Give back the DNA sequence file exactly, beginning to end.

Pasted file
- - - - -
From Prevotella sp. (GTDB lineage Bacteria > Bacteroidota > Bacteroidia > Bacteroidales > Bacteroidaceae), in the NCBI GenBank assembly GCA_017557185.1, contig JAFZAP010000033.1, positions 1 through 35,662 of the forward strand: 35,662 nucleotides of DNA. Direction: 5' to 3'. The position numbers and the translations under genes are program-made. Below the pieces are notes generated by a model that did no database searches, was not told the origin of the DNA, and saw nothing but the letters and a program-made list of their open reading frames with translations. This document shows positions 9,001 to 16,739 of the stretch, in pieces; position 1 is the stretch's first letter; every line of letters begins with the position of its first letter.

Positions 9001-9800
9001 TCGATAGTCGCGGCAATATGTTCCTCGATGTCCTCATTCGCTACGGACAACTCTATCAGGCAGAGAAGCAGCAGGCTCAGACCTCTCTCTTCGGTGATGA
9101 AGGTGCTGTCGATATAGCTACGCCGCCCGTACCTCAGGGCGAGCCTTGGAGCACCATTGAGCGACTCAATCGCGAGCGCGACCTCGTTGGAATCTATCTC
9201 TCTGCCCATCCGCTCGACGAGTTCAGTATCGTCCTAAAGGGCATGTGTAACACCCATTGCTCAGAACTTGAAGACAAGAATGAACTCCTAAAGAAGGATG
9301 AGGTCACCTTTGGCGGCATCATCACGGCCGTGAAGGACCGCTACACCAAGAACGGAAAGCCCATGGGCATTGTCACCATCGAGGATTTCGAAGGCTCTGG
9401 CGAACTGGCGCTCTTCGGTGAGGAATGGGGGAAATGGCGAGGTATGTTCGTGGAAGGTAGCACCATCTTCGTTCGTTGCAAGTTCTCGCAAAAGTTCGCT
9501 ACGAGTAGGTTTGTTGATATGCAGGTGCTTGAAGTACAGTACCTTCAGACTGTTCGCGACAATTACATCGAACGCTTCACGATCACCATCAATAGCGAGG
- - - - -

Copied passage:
From Prevotella sp. (GTDB lineage Bacteria > Bacteroidota > Bacteroidia > Bacteroidales > Bacteroidaceae), in the NCBI GenBank assembly GCA_017557185.1, contig JAFZAP010000033.1, positions 1 through 35,662 of the forward strand: 35,662 nucleotides of DNA. Direction: 5' to 3'. The position numbers and the translations under genes are program-made. Below the pieces are notes generated by a model that did no database searches, was not told the origin of the DNA, and saw nothing but the letters and a program-made list of their open reading frames with translations. This document shows positions 9,001 to 16,739 of the stretch, in pieces; position 1 is the stretch's first letter; every line of letters begins with the position of its first letter.

Positions 9001-9800
9001 TCGATAGTCGCGGCAATATGTTCCTCGATGTCCTCATTCGCTACGGACAACTCTATCAGGCAGAGAAGCAGCAGGCTCAGACCTCTCTCTTCGGTGATGA
9101 AGGTGCTGTCGATATAGCTACGCCGCCCGTACCTCAGGGCGAGCCTTGGAGCACCATTGAGCGACTCAATCGCGAGCGCGACCTCGTTGGAATCTATCTC
9201 TCTGCCCATCCGCTCGACGAGTTCAGTATCGTCCTAAAGGGCATGTGTAACACCCATTGCTCAGAACTTGAAGACAAGAATGAACTCCTAAAGAAGGATG
9301 AGGTCACCTTTGGCGGCATCATCACGGCCGTGAAGGACCGCTACACCAAGAACGGAAAGCCCATGGGCATTGTCACCATCGAGGATTTCGAAGGCTCTGG
9401 CGAACTGGCGCTCTTCGGTGAGGAATGGGGGAAATGGCGAGGTATGTTCGTGGAAGGTAGCACCATCTTCGTTCGTTGCAAGTTCTCGCAAAAGTTCGCT
9501 ACGAGTAGGTTTGTTGATATGCAGGTGCTTGAAGTACAGTACCTTCAGACTGTTCGCGACAATTACATCGAACGCTTCACGATCACCATCAATAGCGAGG